approve, by special resolution, a sale of all or substantially all of the property of a corporation.
In a share acquisition, the contracts and liabilities of the business follow the company being sold
and become the responsibility of the purchasers as new shareholders of the company. In an asset
acquisition, the contracts and liabilities of the business remain with the vendor unless specifically
assigned to and assumed by the purchaser.

Advantages of asset acquisition

By acquiring only the assets of a business, a purchaser can ensure that any unwanted liabilities
are removed from the assets being purchased before the closing date, and can choose which
assets, liabilities and contracts of a business it will buy. The purchaser also avoids liability for
potential litigation relating to periods before it was the owner of the business, since this liability
remains with the company that is the vendor. In addition to choosing amongst contracts and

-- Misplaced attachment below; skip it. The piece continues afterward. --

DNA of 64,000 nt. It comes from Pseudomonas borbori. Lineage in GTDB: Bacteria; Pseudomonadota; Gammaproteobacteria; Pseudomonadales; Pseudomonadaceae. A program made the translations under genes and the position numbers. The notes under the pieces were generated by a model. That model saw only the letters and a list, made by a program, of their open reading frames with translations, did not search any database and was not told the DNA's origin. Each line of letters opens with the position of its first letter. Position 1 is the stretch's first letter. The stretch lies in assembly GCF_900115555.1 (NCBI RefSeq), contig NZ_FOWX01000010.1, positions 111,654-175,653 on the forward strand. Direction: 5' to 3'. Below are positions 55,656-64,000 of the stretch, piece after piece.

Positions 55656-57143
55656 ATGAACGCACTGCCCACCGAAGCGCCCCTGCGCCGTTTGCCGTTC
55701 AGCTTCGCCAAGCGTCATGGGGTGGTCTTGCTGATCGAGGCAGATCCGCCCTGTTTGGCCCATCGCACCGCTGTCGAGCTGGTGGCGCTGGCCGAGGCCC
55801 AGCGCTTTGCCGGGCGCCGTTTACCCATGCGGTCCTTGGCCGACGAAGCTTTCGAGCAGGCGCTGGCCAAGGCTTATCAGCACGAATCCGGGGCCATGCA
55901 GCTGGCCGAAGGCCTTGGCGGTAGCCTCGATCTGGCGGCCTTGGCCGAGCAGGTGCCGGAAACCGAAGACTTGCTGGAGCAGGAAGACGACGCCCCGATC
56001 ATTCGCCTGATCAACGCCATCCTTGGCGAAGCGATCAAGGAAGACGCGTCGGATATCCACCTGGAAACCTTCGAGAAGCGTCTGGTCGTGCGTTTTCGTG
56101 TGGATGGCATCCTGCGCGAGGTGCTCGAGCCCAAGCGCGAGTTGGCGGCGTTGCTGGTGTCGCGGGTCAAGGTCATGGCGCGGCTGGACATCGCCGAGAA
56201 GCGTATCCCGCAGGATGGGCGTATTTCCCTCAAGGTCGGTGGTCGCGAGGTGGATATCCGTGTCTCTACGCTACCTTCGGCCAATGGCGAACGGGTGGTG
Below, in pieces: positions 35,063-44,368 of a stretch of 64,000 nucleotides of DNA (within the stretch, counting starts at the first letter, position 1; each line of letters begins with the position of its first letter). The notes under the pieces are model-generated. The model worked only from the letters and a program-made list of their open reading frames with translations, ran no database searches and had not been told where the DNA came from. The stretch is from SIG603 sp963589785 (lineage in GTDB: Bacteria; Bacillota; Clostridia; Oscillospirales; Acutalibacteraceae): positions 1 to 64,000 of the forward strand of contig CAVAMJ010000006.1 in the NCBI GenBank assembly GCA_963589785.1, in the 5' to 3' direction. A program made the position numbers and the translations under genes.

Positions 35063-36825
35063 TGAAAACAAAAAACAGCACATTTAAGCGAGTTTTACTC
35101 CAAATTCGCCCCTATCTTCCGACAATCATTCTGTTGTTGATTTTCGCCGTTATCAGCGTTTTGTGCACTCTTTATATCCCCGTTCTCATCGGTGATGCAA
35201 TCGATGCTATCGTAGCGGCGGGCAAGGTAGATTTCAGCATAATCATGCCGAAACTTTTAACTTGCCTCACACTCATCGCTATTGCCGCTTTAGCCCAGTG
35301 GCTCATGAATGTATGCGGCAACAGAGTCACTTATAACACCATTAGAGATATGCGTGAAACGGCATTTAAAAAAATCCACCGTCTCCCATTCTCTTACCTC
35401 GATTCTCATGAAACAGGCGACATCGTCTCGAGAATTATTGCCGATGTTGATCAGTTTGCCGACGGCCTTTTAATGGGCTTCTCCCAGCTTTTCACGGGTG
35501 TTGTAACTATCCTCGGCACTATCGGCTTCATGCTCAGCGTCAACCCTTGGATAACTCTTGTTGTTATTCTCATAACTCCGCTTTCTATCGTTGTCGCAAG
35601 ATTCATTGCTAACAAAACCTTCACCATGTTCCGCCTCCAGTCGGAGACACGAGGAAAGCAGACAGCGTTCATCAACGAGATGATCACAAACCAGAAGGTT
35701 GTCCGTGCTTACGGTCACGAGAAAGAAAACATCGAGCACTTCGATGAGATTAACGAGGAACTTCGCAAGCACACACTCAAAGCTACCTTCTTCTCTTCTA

liabilities, parties to an asset purchase agreement can choose how the purchase price will be
allocated among the purchased assets, and may be able to allocate the purchase price in a tax
advantageous manner. Counsel for a purchaser may also find that the legal due diligence is less
burdensome for an asset purchase than a share purchase, although each transaction varies.
                                                 -2-


Asset acquisitions can be preferable if the business that is being sold is a division of, or
represents only one portion of the business carried on by the vendor. In this situation, the
business being sold might not constitute "all or substantially all" of the property of the vendor,
and shareholder approval of the transaction would not be required. Asset acquisitions can also
be preferable if the company carrying on the business is widely held or publicly traded. A share
acquisition requires the consent of all shareholders of the business, and may be subject to
take-over bid rules in the absence of an exemption. In this case, seeking shareholder approval of
a transaction which is entered into between a company, as vendor of assets, and a purchaser can
be more efficient than a share acquisition for the same business.

Advantages of share acquisition

Share acquisitions can be simpler than asset acquisitions, since the company carrying on the
business changes hands as a whole. For a business with many contracts, this is desirable since it